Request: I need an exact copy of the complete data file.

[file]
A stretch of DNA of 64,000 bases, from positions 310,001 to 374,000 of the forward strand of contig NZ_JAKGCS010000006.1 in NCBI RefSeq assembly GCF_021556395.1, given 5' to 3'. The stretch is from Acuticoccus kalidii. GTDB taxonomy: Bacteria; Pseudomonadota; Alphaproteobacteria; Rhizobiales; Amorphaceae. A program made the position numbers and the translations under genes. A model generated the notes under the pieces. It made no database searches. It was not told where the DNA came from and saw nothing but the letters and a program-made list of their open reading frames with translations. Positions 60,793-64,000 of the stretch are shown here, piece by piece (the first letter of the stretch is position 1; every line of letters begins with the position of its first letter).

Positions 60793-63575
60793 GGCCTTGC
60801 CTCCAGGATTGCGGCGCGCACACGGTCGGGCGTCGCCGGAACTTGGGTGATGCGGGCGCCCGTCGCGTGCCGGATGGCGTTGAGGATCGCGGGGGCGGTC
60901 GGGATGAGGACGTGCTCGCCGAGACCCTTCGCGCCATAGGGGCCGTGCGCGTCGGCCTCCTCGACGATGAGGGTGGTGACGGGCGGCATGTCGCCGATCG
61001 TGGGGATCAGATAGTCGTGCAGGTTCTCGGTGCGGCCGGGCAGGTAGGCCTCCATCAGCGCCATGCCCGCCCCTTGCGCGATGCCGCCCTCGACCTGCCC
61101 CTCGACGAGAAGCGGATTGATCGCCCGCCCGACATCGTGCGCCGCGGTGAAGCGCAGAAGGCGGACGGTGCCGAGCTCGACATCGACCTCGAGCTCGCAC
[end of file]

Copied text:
A stretch of DNA of 64,000 bases, from positions 310,001 to 374,000 of the forward strand of contig NZ_JAKGCS010000006.1 in NCBI RefSeq assembly GCF_021556395.1, given 5' to 3'. The stretch is from Acuticoccus kalidii. GTDB taxonomy: Bacteria; Pseudomonadota; Alphaproteobacteria; Rhizobiales; Amorphaceae. A program made the position numbers and the translations under genes. A model generated the notes under the pieces. It made no database searches. It was not told where the DNA came from and saw nothing but the letters and a program-made list of their open reading frames with translations. Positions 60,793-64,000 of the stretch are shown here, piece by piece (the first letter of the stretch is position 1; every line of letters begins with the position of its first letter).

Positions 60793-63575
60793 GGCCTTGC
60801 CTCCAGGATTGCGGCGCGCACACGGTCGGGCGTCGCCGGAACTTGGGTGATGCGGGCGCCCGTCGCGTGCCGGATGGCGTTGAGGATCGCGGGGGCGGTC
60901 GGGATGAGGACGTGCTCGCCGAGACCCTTCGCGCCATAGGGGCCGTGCGCGTCGGCCTCCTCGACGATGAGGGTGGTGACGGGCGGCATGTCGCCGATCG
61001 TGGGGATCAGATAGTCGTGCAGGTTCTCGGTGCGGCCGGGCAGGTAGGCCTCCATCAGCGCCATGCCCGCCCCTTGCGCGATGCCGCCCTCGACCTGCCC
61101 CTCGACGAGAAGCGGATTGATCGCCCGCCCGACATCGTGCGCCGCGGTGAAGCGCAGAAGGCGGACGGTGCCGAGCTCGACATCGACCTCGAGCTCGCAC